The greater is their zeal, alas,
and the purer their intention,
the harder things become for us,
for there is no way of stopping

a man who thinks sincerely
he is doing God a favour;
nor can anyone accuse him
of a fault in what he's doing.

It's a very common trick
of that infernal dragon
to offer the fatal draught
in a precious gilded cup.

All his machinations
he dresses up as zeal,
and plants them in men's hearts
as gifts from Heaven above(7).

Another document which has survived to this day is the circular which, on 19 February 1587, Gracián addressed to all the nuns, warning them of the danger their Constitutions were in. Among other things, he tells them: "I warn you that many of the friars are in a mood for reforming nuns, and since they have not had the experience which the nuns have had, they think several things in the Constitutions would be better otherwise. If two or three of these get together on a definitory they might make some changes that could lead to great unrest"(8). He went on to suggest they write to the next provincial chapter asking that their Constitutions should not be changed, that those of the friars should not be imposed on them, and that no new Constitutions should be drafted without prior consultation with the nuns.

At that time, the chapter which elected the provincial was held every four years, but half way through his term of office an intermediate chapter was held to discuss the affairs of the Order and to change definitors. Accordingly, an intermediate chapter was held in Valladolid in April 1587. Here those who had elected Doria had an opportunity to evaluate his first eighteen months in office. He had plenty to show by way pf positive contribution, and a few things that needed correcting.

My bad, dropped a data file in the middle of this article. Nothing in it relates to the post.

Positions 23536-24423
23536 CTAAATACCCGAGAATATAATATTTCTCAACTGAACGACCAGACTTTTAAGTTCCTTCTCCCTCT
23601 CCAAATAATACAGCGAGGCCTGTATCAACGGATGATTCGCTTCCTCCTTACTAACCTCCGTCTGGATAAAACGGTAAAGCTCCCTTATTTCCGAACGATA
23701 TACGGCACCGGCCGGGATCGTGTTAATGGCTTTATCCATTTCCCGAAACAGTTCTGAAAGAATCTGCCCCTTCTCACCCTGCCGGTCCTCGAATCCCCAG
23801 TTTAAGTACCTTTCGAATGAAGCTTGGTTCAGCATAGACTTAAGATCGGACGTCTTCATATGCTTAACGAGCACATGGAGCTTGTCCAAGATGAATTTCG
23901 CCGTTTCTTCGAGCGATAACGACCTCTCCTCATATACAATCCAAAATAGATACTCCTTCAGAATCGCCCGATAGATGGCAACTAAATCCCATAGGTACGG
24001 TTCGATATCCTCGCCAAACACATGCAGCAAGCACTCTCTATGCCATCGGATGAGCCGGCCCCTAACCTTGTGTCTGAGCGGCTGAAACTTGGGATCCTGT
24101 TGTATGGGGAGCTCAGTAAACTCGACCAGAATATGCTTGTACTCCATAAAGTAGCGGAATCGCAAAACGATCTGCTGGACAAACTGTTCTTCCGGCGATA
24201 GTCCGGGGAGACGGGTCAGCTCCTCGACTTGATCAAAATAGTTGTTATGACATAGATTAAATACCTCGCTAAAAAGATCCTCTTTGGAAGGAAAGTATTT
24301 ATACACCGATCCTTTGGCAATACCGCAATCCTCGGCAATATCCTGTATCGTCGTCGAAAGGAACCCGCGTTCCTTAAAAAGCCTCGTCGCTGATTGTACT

In what concerned the nuns, we already know from María de San José that they written to the chapter expressing their fears and asking that their laws should not be changed. The chapter reassured them that nobody had any intention of doing such a thing; some friar must have been upsetting them, they said(9).

In what concerned the friars, we know from Gracián that one of the most discussed subjects at this chapter was the Consulta. The fathers discussed whether, after a year and a half's trial, they should continue the new system of government or return to the traditional way. The ex-provincial, Gracián, spoke at length on the essence of religious government and emphasised the advantages of the old system over the new one. In consequence, the majority voted to abandon the Consulta experiment and return to their previous form of government.

This was a crucial moment in the life of Nicholas Doria and in the history of the Teresian Carmel. Doria was being asked to make a sacrifice whichi he was not ready for. He had only barely begun to restore the perfection of the province, when here were the nuns and the majority of the friars going against him, giving him to understand that they had been better off before, that they preferred to go the way his predecessor had led them, because they regarder it as being more in line with what they had learned from the Mother Foundress.

It is very likely that Fr.Doria gave a lot of serious thought to such conduct, and sought to discover the rood of it. The cause of such opposition, he reasoned, could only be one of two things: either his subjects knew what the perfection of the Order was better than he did, and so spoke their minds against him at the chapter, or human weakness was intervening and making them choose to follow the easier way, with the consequent rejection of the stricter programme for perfection put forward by the provincial. To admit the first hypothesis would have required of Doria a degree of humility and open-mindedness which perhaps his whole background never gave him an oppostunity to learn. The second hypothesis, on the other hand, rang very true for him, and sparked off a reaction which was very typical of the man. It practically invited him to go through with his reform programme undaunted by any difficulty, even if it meant defying the wishes of the majority; after all, there would always be a select minority on whose support he could count.